Ready joined PayPal in 2013 when it acquired his startup, the payments gateway Braintree, for $800 million (he became CEO of Braintree and Venmo). Today, Braintree powers payments for businesses like Uber, Airbnb, Facebook and Jet.com, while Venmo sees more than $25 billion in transaction volume on a quarterly basis.
Once at PayPal, Ready moved up the ranks to become EVP and COO in 2016. In this role, he was responsible for product, technology and engineering at PayPal, as well as the end-to-end customer experiences for PayPal’s consumer, merchant, Braintree, Venmo, Paydiant and Xoom businesses. He was also co-chair of PayPal’s Operating Group, which focuses on delivering on revenue and profit goals for the company.
At PayPal, Ready was behind a number of the company’s biggest moves, including the introduction of its most-rapidly adopted product ever, PayPal One Touch, as well as Pay with Venmo, the redesign of the PayPal mobile app, PayPal Commerce and the expansion of Braintree’s global reach.
PayPal announced Ready’s plans for departure this summer, saying he was planning to engage in other entrepreneurial interests outside the company.
Heading up commerce at Google will be a big task for Ready, given commerce’s close proximity to parent company Alphabet’s main source of revenue, which is advertising. In Q3 2019, Google’s ad revenue was $33.92 billion out of total revenue of $40.5 billion.
Today, many consumers visit Google first to shop for products, which allows it to charge top dollar for its ads. But over the years, Amazon has been steadily chipping away at Google’s lead as more consumers go directly to its site to hunt for products.
To address this challenge, Google has begun to transform its Shopping business.
At Google Marketing Live this year, Google unveiled a new look and feel for its shopping properties, which included rebranding its Google Express app as the new Google Shopping app. The goal with the changes is to better serve the way consumers now shop online. Today, people often start “shopping” by doing things like browsing Pinterest for inspiration or seeing what influencers are posting on Instagram, for example. Instagram capitalized on this trend with the launch of Instagram Shopping in March, which allows users to checkout right in its app.
PayPal is also now moving in this direction. The company recently made its largest-ever acquisition with a $4 billion deal for shopping and awards platform Honey. With Honey’s integrations, PayPal will be able to target shoppers with personalized promotions and offers earlier on in their shopping journey, then direct them to PayPal’s checkout as the final step.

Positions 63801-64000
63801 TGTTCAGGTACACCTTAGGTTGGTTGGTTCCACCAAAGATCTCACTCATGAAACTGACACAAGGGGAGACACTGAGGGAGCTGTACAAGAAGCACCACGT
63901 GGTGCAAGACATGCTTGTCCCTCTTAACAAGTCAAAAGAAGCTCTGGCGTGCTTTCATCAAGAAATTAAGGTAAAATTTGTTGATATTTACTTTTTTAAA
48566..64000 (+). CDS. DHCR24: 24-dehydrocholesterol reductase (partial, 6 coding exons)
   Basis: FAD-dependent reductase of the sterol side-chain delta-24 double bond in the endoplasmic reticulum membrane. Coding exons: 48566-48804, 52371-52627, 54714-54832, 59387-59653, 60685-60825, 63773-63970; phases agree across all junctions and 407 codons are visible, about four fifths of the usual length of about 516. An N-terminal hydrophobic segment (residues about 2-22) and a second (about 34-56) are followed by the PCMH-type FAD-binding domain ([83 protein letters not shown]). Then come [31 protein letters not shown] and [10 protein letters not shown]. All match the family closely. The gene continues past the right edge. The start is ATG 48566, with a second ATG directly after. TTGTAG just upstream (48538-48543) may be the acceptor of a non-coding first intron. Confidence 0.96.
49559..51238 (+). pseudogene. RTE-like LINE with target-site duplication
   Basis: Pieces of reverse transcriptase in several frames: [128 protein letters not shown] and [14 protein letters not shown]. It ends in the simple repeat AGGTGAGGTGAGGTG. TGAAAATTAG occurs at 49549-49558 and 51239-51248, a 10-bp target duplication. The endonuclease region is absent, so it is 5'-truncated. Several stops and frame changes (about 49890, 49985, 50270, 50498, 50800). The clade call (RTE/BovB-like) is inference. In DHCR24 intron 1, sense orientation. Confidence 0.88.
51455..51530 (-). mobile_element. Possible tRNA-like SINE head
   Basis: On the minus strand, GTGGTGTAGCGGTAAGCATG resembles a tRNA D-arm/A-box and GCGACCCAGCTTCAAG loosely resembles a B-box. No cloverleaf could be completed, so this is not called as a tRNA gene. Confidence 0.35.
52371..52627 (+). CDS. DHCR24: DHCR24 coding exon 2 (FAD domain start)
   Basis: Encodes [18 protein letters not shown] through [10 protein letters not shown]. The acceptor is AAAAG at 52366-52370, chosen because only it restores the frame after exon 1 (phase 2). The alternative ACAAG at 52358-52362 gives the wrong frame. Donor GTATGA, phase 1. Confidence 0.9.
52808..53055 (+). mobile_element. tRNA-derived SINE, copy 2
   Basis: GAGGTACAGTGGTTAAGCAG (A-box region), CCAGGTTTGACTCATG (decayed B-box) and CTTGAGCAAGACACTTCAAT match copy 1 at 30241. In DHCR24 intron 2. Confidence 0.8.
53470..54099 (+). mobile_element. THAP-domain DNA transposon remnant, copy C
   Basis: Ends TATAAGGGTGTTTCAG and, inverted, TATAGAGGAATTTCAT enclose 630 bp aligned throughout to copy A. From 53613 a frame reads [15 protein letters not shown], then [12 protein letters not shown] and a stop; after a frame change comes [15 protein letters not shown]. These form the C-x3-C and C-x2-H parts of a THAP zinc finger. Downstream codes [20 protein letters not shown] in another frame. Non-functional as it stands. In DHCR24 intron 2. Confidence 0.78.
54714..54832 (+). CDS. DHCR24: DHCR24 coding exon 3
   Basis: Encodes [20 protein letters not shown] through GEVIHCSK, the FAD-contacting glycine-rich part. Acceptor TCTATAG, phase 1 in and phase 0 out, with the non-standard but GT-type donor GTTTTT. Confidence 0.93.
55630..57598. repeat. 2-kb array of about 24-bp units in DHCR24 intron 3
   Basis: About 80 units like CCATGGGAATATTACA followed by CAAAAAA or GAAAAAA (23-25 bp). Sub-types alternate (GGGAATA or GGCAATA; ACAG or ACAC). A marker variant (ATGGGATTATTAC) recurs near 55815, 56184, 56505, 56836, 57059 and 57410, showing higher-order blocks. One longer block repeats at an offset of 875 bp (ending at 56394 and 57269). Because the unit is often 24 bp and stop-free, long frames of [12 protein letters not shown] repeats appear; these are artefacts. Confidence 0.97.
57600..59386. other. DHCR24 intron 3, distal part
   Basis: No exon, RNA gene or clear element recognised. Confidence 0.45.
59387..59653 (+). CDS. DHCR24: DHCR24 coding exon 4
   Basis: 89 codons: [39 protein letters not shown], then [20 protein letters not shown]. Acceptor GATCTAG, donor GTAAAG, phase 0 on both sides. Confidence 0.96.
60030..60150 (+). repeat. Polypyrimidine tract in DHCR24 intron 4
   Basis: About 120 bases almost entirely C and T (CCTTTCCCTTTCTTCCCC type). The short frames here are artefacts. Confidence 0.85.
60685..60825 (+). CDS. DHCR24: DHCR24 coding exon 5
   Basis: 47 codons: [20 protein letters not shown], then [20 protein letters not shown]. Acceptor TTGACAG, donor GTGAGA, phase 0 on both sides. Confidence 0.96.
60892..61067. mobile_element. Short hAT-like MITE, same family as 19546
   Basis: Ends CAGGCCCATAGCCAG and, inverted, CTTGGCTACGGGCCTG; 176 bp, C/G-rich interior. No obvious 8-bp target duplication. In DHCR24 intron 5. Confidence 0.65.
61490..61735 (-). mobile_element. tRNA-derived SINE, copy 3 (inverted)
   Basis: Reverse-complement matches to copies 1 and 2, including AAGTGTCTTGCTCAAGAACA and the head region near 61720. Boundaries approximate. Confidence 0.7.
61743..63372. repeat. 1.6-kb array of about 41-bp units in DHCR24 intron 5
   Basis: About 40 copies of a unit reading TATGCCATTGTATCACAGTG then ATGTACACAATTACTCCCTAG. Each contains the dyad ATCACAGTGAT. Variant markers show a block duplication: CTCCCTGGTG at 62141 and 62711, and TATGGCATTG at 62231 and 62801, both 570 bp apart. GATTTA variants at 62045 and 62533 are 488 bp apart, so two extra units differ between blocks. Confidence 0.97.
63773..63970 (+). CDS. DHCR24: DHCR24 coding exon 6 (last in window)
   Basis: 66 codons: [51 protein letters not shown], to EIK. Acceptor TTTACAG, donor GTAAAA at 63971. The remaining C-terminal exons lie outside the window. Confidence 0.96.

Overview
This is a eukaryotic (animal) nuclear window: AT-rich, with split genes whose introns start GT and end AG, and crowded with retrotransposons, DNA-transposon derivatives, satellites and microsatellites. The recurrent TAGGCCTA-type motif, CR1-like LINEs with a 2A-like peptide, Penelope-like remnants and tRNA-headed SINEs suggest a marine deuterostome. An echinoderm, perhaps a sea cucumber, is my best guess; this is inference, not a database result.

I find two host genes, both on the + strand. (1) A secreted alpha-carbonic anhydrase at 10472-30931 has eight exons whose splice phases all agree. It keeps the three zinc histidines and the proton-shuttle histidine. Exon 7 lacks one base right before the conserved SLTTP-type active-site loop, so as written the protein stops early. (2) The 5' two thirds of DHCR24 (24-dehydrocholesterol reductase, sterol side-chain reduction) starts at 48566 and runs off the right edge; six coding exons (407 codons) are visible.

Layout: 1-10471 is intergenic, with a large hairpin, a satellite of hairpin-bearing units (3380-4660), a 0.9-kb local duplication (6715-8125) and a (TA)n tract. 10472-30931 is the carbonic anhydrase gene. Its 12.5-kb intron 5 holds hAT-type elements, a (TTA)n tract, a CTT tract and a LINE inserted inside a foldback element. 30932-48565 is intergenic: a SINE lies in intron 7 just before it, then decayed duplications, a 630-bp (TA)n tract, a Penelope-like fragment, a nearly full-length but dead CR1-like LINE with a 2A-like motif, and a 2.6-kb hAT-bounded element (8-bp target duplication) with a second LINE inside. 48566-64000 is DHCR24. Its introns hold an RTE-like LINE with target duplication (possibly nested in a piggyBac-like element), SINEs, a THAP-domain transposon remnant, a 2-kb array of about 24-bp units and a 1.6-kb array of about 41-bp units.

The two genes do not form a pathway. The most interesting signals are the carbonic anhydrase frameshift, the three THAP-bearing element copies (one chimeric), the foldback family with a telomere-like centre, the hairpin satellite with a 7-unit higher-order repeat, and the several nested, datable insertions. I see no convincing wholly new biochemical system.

Google’s commerce plans are similar in that regard.
It envisions a universal cart and new ways to shop across its platform of services, including Search, Shopping, Images, and even YouTube and Gmail. This will allow Google to also capture shoppers’ attention as they engage with Google properties — like browsing images for product ideas or watching YouTube videos, for example.
As a part of the Google Shopping revamp, the dedicated Shopping homepage was updated to allow consumers to filter products by brands they love, features they want, as well as read product reviews and videos. Shoppers could add items to a universal cart where purchases were backed by a Google guarantee, as well as receive customer service and make easy returns, as before with Google Express.
Google’s travel business also falls under commerce, and similarly received new attention this year with updates designed to simplify the experience of trip planning on google.com/travel, and more features around tracking flight price drops and predictions.
On the advertising side, Google’s highly visual Showcase Shopping ads were expanded outside of Google Shopping. And Shopping Actions — customers’ ability to shop directly from Google surfaces, like Google Assistant — are making their way to new services, like YouTube.
Google is also ramping up its ability to serve smaller and local businesses with features aimed at driving in-store pickup traffic to brick-and-mortar stores.
Critical to making Google’s new Shopping platform successful is being able to forge retail partnerships — as, unlike Amazon, Google itself is not really in the business of selling directly to consumers, outside of its own hardware devices.
Ready’s experience will prove valuable here, too. At PayPal, he was able to build strategic partnerships with a number of unlikely players — including Visa, Mastercard, Apple, Walmart, Samsung, and even Google.
What Ready’s strategy and vision will more precisely entail for Google will have to wait until after he’s on board, however.
“I’m thrilled to welcome Bill to Google as we continue our work to create more helpful commerce experiences and build a thriving ecosystem for partners of all sizes,” said Sundar Pichai, CEO of Google and Alphabet.
Image Credits: Getty Images — Bloomberg/Contributor; Ready: Google